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Replying to KTS:
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By Wanderer
15th Jan 2022 11:54

Does S24(3) help though?
"shall be treated as if he had also sold, and immediately reacquired, the site of the building or structure"

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Replying to KTS:
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By KTS
15th Jan 2022 17:02

I’ve just noticed I put the wrong link .. should have been this one to the manuals https://www.gov.uk/hmrc-internal-manuals/capital-gains-manual/cg73752. This is the guidance up to 2019 though so I still need to work through how that changed for 19/20 onwards. I’m not sure it alters any of the responses but wanted to correct it in case anyone else is following it through :)

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Replying to KTS:
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By KTS
15th Jan 2022 17:15

(Duplicated post removed)

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Replying to Wanderer:
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By The Dullard
15th Jan 2022 11:12

True. Never assume!

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Replying to The Dullard:
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By Paul Crowley
14th Jan 2022 22:23

Best fit solution
All goes through the system as taxable, and HMRC could only guess at the answer if taxpayer had asked them

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By Tax Dragon
15th Jan 2022 06:52

OP, when Wanderer points you at something, go and look at that thing.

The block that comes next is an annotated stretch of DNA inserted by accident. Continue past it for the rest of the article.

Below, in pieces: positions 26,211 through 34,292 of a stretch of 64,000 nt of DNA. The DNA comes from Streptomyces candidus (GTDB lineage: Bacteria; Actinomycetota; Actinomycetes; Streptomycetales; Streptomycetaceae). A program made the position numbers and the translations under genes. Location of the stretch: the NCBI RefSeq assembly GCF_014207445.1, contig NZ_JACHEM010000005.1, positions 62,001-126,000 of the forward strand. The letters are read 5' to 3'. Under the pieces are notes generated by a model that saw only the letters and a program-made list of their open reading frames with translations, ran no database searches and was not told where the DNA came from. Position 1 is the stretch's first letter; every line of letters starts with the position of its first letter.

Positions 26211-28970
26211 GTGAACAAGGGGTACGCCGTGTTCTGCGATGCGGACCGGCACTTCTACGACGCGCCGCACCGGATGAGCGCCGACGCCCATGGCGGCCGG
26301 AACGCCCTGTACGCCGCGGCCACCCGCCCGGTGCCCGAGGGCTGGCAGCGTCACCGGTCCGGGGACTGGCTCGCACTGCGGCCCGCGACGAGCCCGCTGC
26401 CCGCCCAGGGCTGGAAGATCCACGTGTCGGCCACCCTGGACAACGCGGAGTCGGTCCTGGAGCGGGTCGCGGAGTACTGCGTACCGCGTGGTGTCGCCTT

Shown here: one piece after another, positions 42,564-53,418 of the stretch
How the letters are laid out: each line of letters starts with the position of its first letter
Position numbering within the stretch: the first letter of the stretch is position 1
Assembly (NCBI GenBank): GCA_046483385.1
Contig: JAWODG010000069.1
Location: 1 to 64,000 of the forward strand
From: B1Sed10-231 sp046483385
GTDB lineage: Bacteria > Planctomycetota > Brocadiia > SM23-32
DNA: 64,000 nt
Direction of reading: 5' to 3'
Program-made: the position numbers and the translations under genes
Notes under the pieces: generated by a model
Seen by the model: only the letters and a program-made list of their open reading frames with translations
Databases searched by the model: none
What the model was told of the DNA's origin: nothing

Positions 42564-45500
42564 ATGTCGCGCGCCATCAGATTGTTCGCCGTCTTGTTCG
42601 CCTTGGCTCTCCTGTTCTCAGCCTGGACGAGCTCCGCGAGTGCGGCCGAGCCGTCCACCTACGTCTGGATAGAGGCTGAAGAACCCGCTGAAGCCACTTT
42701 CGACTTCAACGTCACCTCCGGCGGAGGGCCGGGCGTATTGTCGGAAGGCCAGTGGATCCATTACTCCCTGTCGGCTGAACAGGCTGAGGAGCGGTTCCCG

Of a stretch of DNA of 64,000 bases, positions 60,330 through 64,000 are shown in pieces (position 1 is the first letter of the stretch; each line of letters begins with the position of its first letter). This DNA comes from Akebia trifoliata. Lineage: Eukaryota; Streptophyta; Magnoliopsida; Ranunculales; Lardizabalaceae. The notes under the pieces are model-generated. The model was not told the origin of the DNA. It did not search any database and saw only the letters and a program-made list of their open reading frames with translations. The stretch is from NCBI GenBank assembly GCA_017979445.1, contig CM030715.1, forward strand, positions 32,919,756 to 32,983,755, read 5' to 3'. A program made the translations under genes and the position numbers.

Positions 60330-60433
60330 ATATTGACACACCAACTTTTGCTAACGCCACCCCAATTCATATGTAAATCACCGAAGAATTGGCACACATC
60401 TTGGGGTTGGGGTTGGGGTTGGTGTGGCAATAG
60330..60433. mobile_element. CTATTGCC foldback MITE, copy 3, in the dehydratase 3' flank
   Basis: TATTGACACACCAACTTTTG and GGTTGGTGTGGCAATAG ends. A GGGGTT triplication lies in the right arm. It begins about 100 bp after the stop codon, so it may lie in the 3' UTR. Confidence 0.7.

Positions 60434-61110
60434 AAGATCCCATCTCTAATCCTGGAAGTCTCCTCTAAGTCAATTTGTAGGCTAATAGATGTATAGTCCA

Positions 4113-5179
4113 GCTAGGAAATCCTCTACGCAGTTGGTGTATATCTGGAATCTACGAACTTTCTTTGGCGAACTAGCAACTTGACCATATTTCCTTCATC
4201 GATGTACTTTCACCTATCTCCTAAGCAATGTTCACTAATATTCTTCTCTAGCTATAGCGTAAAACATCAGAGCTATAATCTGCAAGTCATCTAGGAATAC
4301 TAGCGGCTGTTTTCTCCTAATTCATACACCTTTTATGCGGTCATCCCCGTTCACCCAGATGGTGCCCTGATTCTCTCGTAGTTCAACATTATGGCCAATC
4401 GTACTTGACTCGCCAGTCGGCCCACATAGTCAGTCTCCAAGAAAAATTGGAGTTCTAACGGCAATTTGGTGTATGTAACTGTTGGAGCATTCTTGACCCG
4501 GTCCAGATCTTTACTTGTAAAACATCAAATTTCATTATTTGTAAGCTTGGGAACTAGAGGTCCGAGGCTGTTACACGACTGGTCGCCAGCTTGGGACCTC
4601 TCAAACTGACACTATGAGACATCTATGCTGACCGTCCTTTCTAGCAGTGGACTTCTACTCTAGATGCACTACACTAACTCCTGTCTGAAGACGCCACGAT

The answer here affects the rate of tax as well as whether you need to make the CGT return(s), so you do need to get it right.

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Replying to Tax Dragon:
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By The Dullard
15th Jan 2022 11:19

Er... did you read s 24(3)? And then consider its impact on the meaning of relevant perion in Sch 1B, para 2(5) and how that impacts on para 3? The answer here affects the rate of tax as well as whether a return is needed. :)

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Replying to The Dullard:
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By Wanderer
15th Jan 2022 11:43

Not convinced the "Er..." comment towards TD is justified? At the time of making that comment we were only considering the definition of “disposes of residential property”. We're now moving the conversation forward from that to determine 'The answer...' (possibly via S24(3) to 2(5) but not convinced of that at this stage).

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Replying to Wanderer:
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By The Dullard
15th Jan 2022 13:50

TD was inviting the OP to look at Sch 1B, para 3, that you had referred the OP to.

I think the OP had looked and had gone off way ahead of that, but TD made the invitation without looking where the OP is at.

I agree though that s 24(3) does have the effect of just moving the problem backwards in time.

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Replying to The Dullard:
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By Wanderer
15th Jan 2022 15:22

Okay, see why you thought that. Problem with the layout of these threads. OP hadn't got as far as S3(1)(a) Schedule 1B nor 24(3) in the discussion when TD made their comment.